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Hazards of Phenol - Safety precautions & preparations for loading

Phenol is derived from the basic raw materials of benzene and propylene. Phenol is typically a solid at room temperature as it solidifies at 41C (106 F). Plywood, window glazing, DVDs, computers, automotive parts and LCD/LED TVs are some of the many items that rely on this important raw material.

Recommended Precautions & Preparations:

Heating instructions of the Shipper or Owners must be followed to avoid cargo related claims. Sufficient toxic gas measuring tubes must be available before commencement of loading. Polyethylene glycol -300 or 400 (PEG) must be immediately available at the manifold, along with sufficient quantity of cotton wool. All personnel involved in the handling of phenol should be familiar with MSDS for phenol. Crew members involved in the operation should be equipped with proper safety equipment / devices NIOSH and/or OSHA-approved.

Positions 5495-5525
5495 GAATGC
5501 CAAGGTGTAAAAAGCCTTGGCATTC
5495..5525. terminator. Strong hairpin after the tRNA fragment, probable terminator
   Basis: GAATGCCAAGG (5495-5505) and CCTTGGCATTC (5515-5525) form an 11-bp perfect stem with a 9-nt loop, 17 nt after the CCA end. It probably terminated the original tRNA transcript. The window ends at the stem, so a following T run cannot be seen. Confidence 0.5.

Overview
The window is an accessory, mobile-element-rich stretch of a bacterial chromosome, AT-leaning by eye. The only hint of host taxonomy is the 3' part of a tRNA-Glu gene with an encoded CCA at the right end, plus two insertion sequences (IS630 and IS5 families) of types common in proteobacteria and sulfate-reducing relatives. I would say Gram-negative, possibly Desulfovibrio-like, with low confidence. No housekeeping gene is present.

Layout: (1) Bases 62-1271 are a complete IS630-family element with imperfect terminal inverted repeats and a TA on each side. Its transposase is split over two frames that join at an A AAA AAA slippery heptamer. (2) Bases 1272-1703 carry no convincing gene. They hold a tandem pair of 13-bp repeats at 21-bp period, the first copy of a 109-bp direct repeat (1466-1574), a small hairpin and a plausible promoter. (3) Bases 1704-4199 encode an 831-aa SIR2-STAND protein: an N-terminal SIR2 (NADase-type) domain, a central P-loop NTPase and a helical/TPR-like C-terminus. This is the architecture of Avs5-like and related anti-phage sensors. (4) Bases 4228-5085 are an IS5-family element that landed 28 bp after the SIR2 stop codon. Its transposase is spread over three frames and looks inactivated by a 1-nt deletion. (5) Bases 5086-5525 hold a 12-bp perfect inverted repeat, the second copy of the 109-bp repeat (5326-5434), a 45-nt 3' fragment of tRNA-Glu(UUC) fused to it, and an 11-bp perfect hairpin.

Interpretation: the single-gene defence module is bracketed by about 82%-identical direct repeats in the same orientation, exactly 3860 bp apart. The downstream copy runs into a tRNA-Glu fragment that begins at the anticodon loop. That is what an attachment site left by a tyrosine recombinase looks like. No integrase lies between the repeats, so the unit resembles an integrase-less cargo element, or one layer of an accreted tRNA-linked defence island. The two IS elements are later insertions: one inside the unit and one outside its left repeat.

Before loading all lines, valves and systems must be pressure tested. Common lines and excessive bends, hoses as far as possible must not be used. If simultaneous loading is done through a Y piece, then precaution must be taken to prevent freezing of cargo. After loading and during passage regular turning of pumps must be done to prevent impeller freezing.


Loading guideline:

Tanks nominated for Phenol must be cleaned for Water White Standard. Some shippers might require Methanol Standard. All hose/pipe connections associated with Phenol operation must be tested with high pressure nitrogen. Tanks to be loaded should have ballast removed from underneath and heating coils must be opened once product has fully covered the coils. The fire main must be pressurized throughout; Steam and hot water should be available during loading period.